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Living for International Students in New Zealand

Once you arrive in a foreign land as an international student, it will soon become obvious to you that your life doesn’t begin and end in the lecture theaters or exclusively on campus. You will soon begin to contemplate what your day-to-day life might be like. Chief among your concerns would be what amount of money you basically need to have to live a decent life without constraint, and what opportunities you might get to augment your income and so on.

Day to day living in New Zealand is much easier than it is in most western countries. The people are easy-going and the pace of life is laidback than in most European countries. From your accommodation to day-to-day commute we compile a short piece that will give you a fairly accurate picture of what life might be like for you in New Zealand.


It is always wise to make your accommodation arrangements even before you set foot in New Zealand or any other foreign country you might be heading to, for that matter. As an international student you have several options, such as renting a house, boarding in a homestay or staying in your campus’ hall of residence.

As someone who is new to this environment it is best to choose an accommodation option that will give you the most access to people and presents you with the chance to make new friends. In this, the hall of residence and homestay are your logical choices as they will give you an up-close look into Kiwi life and help you settle in quickly. In a homestay, you will be lodging with a host family which will provide you with your own separate room to live in. This will be perfect for you especially if you need to bump up your English speaking proficiency. Depending on your choice and budgetary needs make sure you make your choice before leaving your home country.


Another key sector that will have a daily effect on you is transportation, how much will it cost for your daily commute and how stressful it might be.  Unlike some western capitals, most New Zealand cities are comparatively smaller and very easy to get around. You might even end up being pleasantly surprised that your daily commute might just be a walking distance from your institution, and if not there is always public bus transport which is fairly cheap and doesn’t stress you out. In big cities like Christchurch, Dunedin, Auckland and Wellington there are also commuter rails if you need to go downtown to get a few essentials.


New Zealand might be a far-away island nation but it is very diverse as you will find more than a fair number of people that are closest to your ways and culture that have lived there for years and successfully integrated into kiwi life. Being a nation surrounded by ocean, the cuisine menu here is predominantly seafood-ish.  But if you are not much into that, then New Zealand is also famed for its excellent lamb and beef, although you might also notice a British influence in its recipes. You could easily get a quick cup of tea while you’re about or some well-baked cake. And if you’re adventurous you could try the local Maori dishes most of the restaurants also offer.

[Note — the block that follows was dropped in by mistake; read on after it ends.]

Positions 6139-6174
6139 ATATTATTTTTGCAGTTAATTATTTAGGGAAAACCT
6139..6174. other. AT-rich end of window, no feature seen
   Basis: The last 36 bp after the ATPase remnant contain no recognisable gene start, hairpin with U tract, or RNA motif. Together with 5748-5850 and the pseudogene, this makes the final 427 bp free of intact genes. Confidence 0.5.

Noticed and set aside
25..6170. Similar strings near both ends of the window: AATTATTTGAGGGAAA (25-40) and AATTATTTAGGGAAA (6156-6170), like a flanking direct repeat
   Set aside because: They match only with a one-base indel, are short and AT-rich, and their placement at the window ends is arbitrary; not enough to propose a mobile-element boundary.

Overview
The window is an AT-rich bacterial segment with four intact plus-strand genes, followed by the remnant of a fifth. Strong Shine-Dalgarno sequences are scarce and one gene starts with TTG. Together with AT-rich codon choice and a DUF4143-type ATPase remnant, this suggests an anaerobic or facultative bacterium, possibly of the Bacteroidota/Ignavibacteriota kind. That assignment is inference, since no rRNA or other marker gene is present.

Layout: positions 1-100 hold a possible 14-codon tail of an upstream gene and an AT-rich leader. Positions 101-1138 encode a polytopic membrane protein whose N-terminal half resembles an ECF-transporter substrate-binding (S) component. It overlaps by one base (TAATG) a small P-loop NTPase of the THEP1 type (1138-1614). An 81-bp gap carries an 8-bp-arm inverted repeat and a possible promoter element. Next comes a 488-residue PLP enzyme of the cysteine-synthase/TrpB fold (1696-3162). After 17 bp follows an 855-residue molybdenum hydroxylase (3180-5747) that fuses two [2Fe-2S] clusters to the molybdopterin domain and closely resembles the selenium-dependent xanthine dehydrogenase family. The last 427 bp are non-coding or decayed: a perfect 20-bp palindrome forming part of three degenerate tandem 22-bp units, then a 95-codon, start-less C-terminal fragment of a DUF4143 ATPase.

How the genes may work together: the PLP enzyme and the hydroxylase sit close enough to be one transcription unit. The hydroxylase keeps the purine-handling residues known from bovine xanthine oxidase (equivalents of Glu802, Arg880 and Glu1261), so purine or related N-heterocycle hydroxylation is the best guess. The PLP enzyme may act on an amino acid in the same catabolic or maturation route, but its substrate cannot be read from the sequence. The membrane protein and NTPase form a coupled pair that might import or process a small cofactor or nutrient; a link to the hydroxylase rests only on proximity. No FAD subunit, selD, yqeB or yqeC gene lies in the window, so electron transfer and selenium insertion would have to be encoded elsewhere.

Cost of “Student Living”

It is always helpful to get a clear picture of what one’s spending might be in a new place in order to make adequate preparations and avoid getting stranded in a place you barely know anyone.  As an international student it is required before you even set foot in the country to demonstrate to the authorities that you can basically support your living costs. It is estimated that a student needs a minimum of NZ$1300 to live a comfortable life without getting distracted from their studies due to financial stress.  The yearly amount equals to NZ$15,600 per student.

On average you might need to spend NZ$185 in a month for the basic utilities of light, water, and heating. About the same amount for transportation, and in your time of leisure you could buy a good meal at the restaurant for less than NZ$20 or buy a ticket to the movies for about NZ$15


Part-Time Work

To aid you fully integrate into your new surroundings, get some valuable experience and make a bit of money to help you pay the bills, New Zealand allows you to work part-time as an international student. As soon as you arrived and properly enrolled in school, you are allowed to look for part-time work and spend as much as 20 hours a week on this job. This will not only help you augment your budget, it will be valuable as you will not have too much free time that leaves you wondering what to do with it.

Support System

It is always great when there is someone willing to help us settle quickly in our new environments, and the New Zealand education system recognizes that. That is why there is a well-established system that supports the needs of international students at every institute that helps them get familiar with their new school and New Zealand life as a whole.

Dedicated staffs are always there to provide the necessary guidance and advice you may need, and under the Code of Practice (the first of its kind in the world) the institutions are not only encouraged to provide you with the necessary help you might need, they are obligated under law to do so.  This help extends to almost everything from financial advice and help, accommodation and cultural matters as well.

On the whole New Zealand is a country that is just optimally built for the average international student. It isn’t too expensive or too stressful to get by, it presents you with open doors for work opportunities an crucially you will not be left to your own vices as there is  an open offer for help on anything that you might not fully understand about life there.

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